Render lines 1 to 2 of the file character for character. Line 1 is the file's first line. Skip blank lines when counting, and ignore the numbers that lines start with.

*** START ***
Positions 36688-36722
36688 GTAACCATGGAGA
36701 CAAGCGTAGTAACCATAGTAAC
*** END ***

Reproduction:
Positions 36688-36722
36688 GTAACCATGGAGA